Journal Article

Horizontal Genetic Exchange, Evolution, and Spread of Antibiotic Resistance in Bacteria

Martin C. J. Maiden

in Clinical Infectious Diseases

Published on behalf of Infectious Diseases Society of America

Volume 27, issue Supplement_1, pages S12-S20
Published in print August 1998 | ISSN: 1058-4838
Published online August 1998 | e-ISSN: 1537-6591 | DOI: http://dx.doi.org/10.1086/514917
Horizontal Genetic Exchange, Evolution, and Spread of Antibiotic Resistance in Bacteria

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Some transformable bacteria have acquired target-mediated antibiotic resistance by horizontal genetic exchange of fragments of chromosomal genes. The resistant strains express variants of the antibiotic target that are metabolically active but exhibit a lowered affinity for the antibiotic. The alleles encoding these resistant proteins are mosaics comprising DNA derived from the host and other bacteria, often members of a different species. Examples include penicillin-resistant penicillinbinding proteins (PBPs) in Streptococcus pneumoniae and the pathogenic Neisseria species and sulfonamide-resistant dihydropterate synthase in Neisseria meningitidis. Distinct mosaic alleles encoding antibiotic resistance have arisen on multiple occasions, indicating the mobility of chromosomal genes in these species. Mosaic genes can arise at any chromosomal locus, and S. pneumoniae organisms with high-level penicillin resistance have acquired mosaic PBP genes at three separate pbp loci. Furthermore, horizontal genetic exchange permits movement of alleles among bacterial lineages, increasing the opportunities for the spread of antibiotic resistance.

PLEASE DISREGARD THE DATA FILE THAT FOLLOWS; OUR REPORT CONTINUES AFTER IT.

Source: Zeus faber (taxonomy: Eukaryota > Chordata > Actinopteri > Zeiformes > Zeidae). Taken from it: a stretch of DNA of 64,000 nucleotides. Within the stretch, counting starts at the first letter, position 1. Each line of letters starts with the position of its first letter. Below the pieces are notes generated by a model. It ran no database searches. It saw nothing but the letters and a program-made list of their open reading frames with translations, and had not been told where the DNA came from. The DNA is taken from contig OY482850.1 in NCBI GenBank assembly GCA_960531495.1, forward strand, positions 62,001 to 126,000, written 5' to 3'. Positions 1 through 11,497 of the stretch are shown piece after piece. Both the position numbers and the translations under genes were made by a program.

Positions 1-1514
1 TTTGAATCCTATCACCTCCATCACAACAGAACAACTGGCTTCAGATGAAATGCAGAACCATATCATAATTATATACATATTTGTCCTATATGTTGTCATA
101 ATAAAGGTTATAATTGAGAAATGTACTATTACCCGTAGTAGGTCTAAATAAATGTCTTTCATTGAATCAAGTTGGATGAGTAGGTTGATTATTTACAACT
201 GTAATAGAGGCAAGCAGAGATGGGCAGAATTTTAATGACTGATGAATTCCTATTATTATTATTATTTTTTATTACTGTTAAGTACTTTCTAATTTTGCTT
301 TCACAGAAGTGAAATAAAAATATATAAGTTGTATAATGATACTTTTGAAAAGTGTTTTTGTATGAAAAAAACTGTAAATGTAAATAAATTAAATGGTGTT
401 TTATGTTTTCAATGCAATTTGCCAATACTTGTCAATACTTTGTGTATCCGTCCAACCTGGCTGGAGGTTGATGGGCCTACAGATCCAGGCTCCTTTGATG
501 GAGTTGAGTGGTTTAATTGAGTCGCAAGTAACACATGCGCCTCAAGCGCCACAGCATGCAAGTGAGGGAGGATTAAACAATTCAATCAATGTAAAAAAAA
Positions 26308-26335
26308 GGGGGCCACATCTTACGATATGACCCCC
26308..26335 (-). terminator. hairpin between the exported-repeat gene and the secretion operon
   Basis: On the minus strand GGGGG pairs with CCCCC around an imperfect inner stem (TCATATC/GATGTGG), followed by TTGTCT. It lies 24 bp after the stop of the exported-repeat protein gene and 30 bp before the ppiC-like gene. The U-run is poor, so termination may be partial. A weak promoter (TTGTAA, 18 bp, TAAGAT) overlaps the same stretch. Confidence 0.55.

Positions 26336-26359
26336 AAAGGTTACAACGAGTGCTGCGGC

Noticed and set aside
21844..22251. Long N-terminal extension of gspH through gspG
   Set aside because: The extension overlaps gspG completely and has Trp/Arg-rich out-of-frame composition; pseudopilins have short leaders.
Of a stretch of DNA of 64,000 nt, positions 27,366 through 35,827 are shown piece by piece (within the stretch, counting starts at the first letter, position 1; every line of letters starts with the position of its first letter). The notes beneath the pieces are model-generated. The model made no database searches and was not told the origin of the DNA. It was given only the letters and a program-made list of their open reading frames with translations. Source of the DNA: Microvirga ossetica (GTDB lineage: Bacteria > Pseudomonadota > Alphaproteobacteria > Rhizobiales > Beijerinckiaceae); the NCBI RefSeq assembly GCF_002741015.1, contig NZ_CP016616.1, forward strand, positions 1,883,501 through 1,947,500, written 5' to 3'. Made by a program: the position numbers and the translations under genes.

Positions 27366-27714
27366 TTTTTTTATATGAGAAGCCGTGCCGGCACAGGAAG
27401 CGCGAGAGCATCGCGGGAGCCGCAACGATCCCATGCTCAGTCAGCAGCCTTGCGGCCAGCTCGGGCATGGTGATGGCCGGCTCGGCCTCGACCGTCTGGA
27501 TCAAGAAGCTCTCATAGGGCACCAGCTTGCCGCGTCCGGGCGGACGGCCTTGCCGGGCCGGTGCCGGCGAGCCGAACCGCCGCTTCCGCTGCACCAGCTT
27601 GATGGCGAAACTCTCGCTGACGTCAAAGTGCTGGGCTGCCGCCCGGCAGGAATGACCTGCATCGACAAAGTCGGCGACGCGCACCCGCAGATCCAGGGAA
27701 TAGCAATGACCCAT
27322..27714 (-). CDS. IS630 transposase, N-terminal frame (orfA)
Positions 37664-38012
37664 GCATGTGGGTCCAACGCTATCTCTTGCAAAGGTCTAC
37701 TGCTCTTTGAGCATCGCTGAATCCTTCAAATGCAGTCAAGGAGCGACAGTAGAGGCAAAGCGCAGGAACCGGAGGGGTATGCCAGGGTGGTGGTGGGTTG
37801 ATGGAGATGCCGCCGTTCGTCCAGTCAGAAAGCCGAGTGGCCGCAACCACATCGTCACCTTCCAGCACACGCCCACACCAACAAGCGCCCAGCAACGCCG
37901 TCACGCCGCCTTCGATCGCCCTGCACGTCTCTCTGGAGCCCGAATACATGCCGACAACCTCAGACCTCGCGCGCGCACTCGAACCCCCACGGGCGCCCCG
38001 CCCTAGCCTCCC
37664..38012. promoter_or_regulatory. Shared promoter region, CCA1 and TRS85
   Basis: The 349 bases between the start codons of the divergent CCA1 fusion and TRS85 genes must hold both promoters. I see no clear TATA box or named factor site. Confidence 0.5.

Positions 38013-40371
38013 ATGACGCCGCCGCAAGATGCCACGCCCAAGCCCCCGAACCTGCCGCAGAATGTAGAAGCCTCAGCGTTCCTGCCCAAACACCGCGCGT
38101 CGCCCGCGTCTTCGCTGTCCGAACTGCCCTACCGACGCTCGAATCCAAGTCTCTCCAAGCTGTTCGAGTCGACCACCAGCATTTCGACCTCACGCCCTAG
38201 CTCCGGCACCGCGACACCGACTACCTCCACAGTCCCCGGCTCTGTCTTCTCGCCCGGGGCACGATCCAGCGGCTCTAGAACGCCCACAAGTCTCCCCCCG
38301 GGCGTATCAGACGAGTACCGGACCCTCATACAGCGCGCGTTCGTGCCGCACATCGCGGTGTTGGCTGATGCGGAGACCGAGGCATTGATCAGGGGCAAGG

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Subjects: Infectious Diseases ; Immunology ; Public Health and Epidemiology ; Microbiology

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